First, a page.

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The impact of citizenship on intermarriages. Quasi-experimental evidence from two European Union Eastern Enlargements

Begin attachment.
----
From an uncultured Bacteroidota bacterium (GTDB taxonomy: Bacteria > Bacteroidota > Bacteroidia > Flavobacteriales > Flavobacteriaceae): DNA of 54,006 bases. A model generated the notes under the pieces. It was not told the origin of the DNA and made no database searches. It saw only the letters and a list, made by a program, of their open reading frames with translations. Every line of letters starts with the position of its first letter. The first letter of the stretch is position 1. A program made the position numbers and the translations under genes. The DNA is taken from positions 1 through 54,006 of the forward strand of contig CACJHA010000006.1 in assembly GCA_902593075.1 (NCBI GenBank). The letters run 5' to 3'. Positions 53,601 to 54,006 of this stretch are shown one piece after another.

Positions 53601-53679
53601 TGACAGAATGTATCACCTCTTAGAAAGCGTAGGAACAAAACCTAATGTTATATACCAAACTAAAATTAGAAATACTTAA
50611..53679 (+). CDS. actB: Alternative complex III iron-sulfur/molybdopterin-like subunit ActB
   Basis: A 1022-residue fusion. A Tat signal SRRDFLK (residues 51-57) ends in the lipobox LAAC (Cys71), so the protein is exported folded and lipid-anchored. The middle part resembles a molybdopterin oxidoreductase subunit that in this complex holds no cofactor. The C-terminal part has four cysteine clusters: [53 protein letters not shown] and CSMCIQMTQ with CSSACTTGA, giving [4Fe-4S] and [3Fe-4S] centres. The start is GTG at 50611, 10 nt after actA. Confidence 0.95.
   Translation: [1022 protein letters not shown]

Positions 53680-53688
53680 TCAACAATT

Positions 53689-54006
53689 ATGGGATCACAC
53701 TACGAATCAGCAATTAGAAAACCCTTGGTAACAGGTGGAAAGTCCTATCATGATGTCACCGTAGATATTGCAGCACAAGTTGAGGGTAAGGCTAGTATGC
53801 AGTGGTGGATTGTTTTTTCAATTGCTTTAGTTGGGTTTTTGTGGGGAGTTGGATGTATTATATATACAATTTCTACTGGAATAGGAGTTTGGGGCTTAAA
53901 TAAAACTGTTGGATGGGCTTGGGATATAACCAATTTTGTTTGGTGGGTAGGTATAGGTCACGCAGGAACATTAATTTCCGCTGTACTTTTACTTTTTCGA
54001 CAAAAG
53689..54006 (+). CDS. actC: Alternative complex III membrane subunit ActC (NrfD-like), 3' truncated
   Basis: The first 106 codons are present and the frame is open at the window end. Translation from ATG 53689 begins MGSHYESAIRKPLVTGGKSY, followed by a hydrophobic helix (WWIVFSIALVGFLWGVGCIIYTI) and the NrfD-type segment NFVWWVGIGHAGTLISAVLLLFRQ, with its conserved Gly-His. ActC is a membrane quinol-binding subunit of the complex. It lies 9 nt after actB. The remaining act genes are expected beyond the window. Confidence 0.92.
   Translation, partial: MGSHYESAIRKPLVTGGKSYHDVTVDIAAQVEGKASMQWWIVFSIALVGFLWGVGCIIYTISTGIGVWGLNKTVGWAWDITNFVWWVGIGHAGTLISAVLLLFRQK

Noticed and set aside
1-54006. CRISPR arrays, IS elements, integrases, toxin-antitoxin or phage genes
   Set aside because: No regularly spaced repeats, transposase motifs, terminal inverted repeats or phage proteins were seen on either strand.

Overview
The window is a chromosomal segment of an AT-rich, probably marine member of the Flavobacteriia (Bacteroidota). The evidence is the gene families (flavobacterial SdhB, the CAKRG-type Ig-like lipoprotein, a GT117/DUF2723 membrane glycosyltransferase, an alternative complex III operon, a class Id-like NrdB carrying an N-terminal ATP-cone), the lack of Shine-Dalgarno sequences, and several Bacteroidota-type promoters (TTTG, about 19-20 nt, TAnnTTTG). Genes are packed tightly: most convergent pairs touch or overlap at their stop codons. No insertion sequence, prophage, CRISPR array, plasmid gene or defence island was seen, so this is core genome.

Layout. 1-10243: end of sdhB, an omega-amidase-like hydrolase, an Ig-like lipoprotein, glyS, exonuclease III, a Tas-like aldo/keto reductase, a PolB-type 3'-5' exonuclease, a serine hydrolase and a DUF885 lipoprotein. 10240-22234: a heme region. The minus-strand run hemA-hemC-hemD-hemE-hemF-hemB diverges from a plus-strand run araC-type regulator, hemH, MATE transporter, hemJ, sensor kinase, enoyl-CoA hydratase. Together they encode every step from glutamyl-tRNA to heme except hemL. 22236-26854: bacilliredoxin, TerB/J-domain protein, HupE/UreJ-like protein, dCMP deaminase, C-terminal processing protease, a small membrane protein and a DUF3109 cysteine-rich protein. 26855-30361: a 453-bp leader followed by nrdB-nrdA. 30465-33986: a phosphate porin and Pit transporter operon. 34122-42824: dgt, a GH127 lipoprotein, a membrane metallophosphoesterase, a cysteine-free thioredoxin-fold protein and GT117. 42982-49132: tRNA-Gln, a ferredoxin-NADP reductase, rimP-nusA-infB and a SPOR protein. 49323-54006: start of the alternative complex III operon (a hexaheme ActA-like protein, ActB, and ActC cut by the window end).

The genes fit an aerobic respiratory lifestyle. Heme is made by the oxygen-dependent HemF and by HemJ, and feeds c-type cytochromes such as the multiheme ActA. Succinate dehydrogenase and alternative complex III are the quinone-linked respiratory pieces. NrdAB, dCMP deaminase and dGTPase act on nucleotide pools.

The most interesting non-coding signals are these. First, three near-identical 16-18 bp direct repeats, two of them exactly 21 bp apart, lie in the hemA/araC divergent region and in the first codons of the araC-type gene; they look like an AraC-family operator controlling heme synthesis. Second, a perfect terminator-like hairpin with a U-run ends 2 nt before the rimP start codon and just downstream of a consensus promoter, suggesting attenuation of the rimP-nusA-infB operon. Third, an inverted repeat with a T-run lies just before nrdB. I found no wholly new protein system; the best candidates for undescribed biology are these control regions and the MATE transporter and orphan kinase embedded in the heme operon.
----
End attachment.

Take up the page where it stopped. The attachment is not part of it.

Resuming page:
According to the assimilation theory, immigrants’ acquisition of the citizenship of the destination country should increase the number of intermarriages as a result of immigrants' enhanced integration. Status exchange theory, instead, would predict a negative impact of citizenship acquisition, as the latter eliminates one of the possible ‘rewards’ that immigrants obtain in marrying a member of the native population. This paper provides a causal assessment of the impact of immigrants' citizenship acquisition on intermarriages exploiting the 2004 and 2007 European Union Eastern Enlargements, following which citizens of new EU member countries became EU citizens. The study focuses on intermarriages between Italian men and foreign women and applies the Synthetic Control Method to data of the Italian Register of Marriages. Our findings support the status exchange theory and are explained by the particularly difficult socioeconomic integration of immigrant women in Italy. Results point to the existence of heterogeneous effects of EU enlargement across immigrant groups, being larger for the least socioeconomically integrated groups.